We are programmed from childhood to believe that dogs should eat bones. Cartoons portray dogs eating bones and burying bones. Even a famous kiddy song says, “With a knick knack paddy whack, give a dog a bone.” Many of the treats we give dogs are in the shape of a bone. And there are those who believe that bones are healthy for dogs.
Those who feed their dogs bones reason that canines in the wild eat bones all the time and that it’s natural for them. They say that only cooked bones pose a risk of splintering and many of them claim they have fed their dogs raw bones for years with no problem. Yet an Internet search yields discussion forums where former bone-feeders have repented after their dog developed life-threatening problems.
What Can Happen from Eating Bones
Their stories tell of drastic and difficult surgeries. One such story was to remove a bone stuck in the esophagus, leaving the possibility of scar tissue preventing swallowing. Another story is a difficult surgery to remove a bone from the colon and bone fragments from the large intestine. Still, others tell of chipped teeth or teeth pulled out of alignment, some resulting in abscesses.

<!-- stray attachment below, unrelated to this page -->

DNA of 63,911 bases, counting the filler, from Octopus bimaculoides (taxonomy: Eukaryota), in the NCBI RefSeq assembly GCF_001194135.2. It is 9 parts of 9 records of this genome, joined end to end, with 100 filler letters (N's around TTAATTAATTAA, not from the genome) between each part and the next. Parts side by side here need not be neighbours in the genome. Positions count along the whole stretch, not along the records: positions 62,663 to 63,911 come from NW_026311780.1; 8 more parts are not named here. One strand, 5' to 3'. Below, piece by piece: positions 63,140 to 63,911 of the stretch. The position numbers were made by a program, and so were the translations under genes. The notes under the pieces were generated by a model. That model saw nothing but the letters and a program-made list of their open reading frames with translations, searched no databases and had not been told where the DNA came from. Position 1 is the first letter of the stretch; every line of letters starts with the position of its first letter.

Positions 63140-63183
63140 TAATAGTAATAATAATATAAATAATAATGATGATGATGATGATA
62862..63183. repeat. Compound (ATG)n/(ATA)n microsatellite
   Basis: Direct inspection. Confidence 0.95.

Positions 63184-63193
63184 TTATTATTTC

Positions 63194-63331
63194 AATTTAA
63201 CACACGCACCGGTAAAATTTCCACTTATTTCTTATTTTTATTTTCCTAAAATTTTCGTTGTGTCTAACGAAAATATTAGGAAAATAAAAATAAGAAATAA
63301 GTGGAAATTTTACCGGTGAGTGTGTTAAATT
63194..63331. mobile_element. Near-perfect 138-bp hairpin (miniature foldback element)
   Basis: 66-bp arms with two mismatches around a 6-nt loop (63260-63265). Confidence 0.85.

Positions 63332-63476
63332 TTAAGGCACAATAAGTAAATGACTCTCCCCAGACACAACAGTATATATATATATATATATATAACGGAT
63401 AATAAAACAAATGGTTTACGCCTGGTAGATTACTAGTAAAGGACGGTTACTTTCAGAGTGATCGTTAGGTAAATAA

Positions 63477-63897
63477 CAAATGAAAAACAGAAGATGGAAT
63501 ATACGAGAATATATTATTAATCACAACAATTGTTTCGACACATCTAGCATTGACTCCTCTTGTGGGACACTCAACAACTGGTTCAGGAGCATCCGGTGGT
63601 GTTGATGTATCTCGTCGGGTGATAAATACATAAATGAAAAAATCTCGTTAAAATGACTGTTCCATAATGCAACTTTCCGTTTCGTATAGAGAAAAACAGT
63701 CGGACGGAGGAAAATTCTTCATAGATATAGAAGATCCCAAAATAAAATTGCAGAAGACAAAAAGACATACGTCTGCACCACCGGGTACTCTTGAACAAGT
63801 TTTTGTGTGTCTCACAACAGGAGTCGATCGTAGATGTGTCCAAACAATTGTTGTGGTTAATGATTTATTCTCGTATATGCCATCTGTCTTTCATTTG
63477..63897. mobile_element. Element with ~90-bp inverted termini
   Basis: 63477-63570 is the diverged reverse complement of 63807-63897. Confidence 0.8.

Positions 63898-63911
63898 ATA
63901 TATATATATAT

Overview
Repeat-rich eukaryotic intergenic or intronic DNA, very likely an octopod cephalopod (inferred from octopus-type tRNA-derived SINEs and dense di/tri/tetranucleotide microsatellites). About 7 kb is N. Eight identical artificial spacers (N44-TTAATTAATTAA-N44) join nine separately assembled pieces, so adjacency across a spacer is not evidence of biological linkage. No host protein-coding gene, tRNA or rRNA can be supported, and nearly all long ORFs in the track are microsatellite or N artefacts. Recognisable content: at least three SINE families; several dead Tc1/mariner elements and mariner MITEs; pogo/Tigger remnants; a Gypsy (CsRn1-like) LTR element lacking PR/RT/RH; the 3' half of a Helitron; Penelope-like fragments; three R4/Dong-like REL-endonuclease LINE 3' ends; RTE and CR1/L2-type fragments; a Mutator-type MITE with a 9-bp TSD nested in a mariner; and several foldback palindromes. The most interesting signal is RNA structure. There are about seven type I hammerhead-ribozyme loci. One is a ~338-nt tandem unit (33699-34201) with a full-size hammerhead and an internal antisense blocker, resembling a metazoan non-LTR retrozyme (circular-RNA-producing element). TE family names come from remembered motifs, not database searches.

Natural is not always better. It’s ‘natural’ for wolves to die of rabies once in a while. That’s why we vaccinate our pets.
Another website displays x-rays showing the stomach and colon of two dogs impacted by raw bone fragments, feces, and splintered bone chips. Both dogs required hospitalization, anesthesia, repeated enemas, IV fluids, and antibiotics. In cases where these measures are unsuccessful, dogs must undergo major surgery.
What About Wild Canines?
American Academy of Veterinary Nutrition gathered information from several experts data on indicating whether wild canines sometimes suffer problems from eating bones and whether bones provide significant nutritional value.
Other experts said that they knew of no documented cases of wild canines having digestive problems from bones. The general consensus was that wild canines feed on the whole carcass, swallowing hide and hair with bones which provides some protection, but gastrointestinal problems probably do occur occasionally. One claimed there is documentation of wolves choking on bones or starving to death after bones became lodged in the throat. There was general agreement that bones have little nutritional value but wolf-keepers fed their charges bones mostly for strengthening the jaw in preparation for release to the wild.
In summary, documented cases demonstrate that dogs fed bones can suffer horrendous gastrointestinal problems. If a definite risk is there, why take a chance with your dog?